Nutrition and Exercise for Mental Health

Written by: Ryah Nabielski, MS, RDN

Over 46 million U.S. adults have a mental health diagnosis, with depression and anxiety disorders topping the list. Even without a diagnosis, many of us deal with challenging symptoms such as mood swings, irritability, anxiety, and depression. 

It’s easy to think that mood and mental health concerns are separate from the physical body, but don’t discount the body-mind connection. How we care for our bodies with the food we eat, how we move, and other lifestyle behaviors profoundly influences the brain and mental well-being. 

Today’s article will dive into the mental health connections with nutrition and exercise. We’ll cover general tips, supported by research, for eating and moving in ways that benefit your brain. However, the information covered does not replace working with your healthcare team. If you need immediate mental health support, please call 988. 

Keep reading more about: 

  • The nutrition-mental health connection
  • Nutrition tips 
  • The exercise-mental health connection
  • Exercise tips
  • Hot to get started

Let’s jump in! 

The Food and Mood Connection – Nutrition for Mental Health 

You’ve likely experienced your mood influencing nutrition. For example, you may notice you reach for comfort foods when stressed or that mood changes affect your appetite. 

The reverse is also true: what you eat affects your psychological state. A poor diet contributes to a poor mood, but improving your diet has benefits beyond the physical; it supports mental health, too. Optimizing your diet is helpful for prevention and as part of a treatment plan for depression, anxiety, and other concerns.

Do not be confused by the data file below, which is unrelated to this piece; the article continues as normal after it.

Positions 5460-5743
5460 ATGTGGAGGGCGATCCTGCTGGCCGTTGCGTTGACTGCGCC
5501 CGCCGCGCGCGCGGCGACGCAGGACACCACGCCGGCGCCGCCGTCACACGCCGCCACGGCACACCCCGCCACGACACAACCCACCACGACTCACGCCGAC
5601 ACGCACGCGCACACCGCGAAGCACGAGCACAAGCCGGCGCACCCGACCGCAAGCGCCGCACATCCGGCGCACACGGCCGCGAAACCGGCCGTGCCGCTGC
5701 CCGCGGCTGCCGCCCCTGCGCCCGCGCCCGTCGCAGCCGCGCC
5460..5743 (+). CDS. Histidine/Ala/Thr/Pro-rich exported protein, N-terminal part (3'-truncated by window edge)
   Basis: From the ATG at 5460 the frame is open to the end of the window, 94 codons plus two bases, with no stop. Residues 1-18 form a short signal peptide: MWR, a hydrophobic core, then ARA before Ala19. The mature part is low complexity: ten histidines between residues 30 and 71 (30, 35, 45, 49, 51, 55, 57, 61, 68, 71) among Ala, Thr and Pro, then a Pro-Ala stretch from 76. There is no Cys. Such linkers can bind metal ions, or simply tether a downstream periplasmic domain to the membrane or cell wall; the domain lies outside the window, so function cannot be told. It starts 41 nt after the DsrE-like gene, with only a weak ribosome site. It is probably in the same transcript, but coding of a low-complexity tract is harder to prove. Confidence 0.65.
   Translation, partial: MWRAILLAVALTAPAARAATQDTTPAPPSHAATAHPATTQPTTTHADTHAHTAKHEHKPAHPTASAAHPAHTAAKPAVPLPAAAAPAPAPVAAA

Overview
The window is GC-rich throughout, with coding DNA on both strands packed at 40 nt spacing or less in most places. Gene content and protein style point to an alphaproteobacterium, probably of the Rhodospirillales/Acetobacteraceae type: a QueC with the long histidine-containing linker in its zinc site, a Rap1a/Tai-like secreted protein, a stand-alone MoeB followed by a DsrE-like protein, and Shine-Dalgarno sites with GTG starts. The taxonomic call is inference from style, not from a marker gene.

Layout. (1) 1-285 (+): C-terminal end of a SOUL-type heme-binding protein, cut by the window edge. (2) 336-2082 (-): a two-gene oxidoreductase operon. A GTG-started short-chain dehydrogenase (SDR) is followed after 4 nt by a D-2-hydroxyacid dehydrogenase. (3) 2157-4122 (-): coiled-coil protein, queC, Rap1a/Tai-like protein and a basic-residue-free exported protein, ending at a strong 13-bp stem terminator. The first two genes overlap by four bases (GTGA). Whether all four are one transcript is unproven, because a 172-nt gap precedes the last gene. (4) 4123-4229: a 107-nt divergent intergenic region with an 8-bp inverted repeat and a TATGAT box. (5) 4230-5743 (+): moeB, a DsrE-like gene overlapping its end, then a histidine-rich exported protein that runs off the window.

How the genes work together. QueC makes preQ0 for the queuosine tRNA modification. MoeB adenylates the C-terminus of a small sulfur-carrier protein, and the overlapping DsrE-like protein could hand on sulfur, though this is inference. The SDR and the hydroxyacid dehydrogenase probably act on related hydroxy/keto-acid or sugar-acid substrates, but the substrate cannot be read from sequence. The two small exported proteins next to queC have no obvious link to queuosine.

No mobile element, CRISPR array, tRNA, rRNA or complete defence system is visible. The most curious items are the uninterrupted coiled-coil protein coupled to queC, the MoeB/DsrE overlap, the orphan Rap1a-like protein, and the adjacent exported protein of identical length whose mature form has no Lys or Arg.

Let’s look at some of the reasons behind the food-mood connection: 


Depression is an inflammatory condition, and one root cause of inflammation is a diet high in inflammatory foods like sugar, refined carbohydrates, toxins, and inflammatory fats. Shifting to an anti-inflammatory eating pattern may help reduce inflammation and improve mental health symptoms. 

Those who eat a traditional diet, such as a Mediterranean or Japanese diet, have lower rates of depression. While traditional or ancestral diets vary by region, they rely on local, seasonal, and unprocessed foods. Omega-3 fats reduce inflammation and are regularly consumed in many of the healthiest diets globally. 

Blood Sugar 

Eating refined carbohydrates and sugar and the subsequent blood sugar spikes are associated with depressive symptoms. Conversely, low blood sugar is also associated with mood changes and poor mental health. 

The brain needs constant energy, but high and low blood sugar disrupts the available energy to the brain, affecting brain function. An eating pattern that balances blood sugar is beneficial for mental health. 

Gut Health 

What you eat affects the gut microbiome, and the gut microbiome influences brain health via the gut-brain axis. Gut imbalances correlate with autism, dementia, and psychiatric disorders, such as major depression, bipolar disorder, and schizophrenia.

Your lifestyle habits and environment highly influence the gut microbiome, which quickly shifts with dietary changes. A gut-healthy eating pattern is vital for your gut and brain. 


Neurotransmitters are the chemical messengers in the nervous system that help regulate mood, appetite, and cognition. Producing and regulating neurotransmitters, including serotonin and dopamine, require significant nutrient inputs. 

Nutrients for healthy neurotransmitters include: 

  • Tryptophan
  • Tyrosine
  • Histidine
  • Phenylalanine
  • Glutamate
  • Vitamin B6
  • Vitamin B12
  • Folate
  • Choline 
  • Omega-3 fats

Even marginal nutrient deficiencies can contribute to alterations in neurotransmitter levels, contributing to depression and anxiety. 

Healthy Eating Patterns for Mental Health 

Use nutrition to decrease your risk for mental health symptoms and improve your quality of life. Here’s how: 

  1. Eat colorful produce daily; include abundant vegetables (including greens) and some fruit.

  1. Add cold water fish 2-3 times per week and take an omega-3 supplement

  1. Cook primarily with olive oil (low heat only), coconut oil, avocado oil, and ghee or butter.

  1. Regularly include nuts and seeds in the diet. Raw, sprouted, or dry roasted are preferable. 

  1. Choose whole forms of carbohydrates such as legumes, tubers, and whole grains.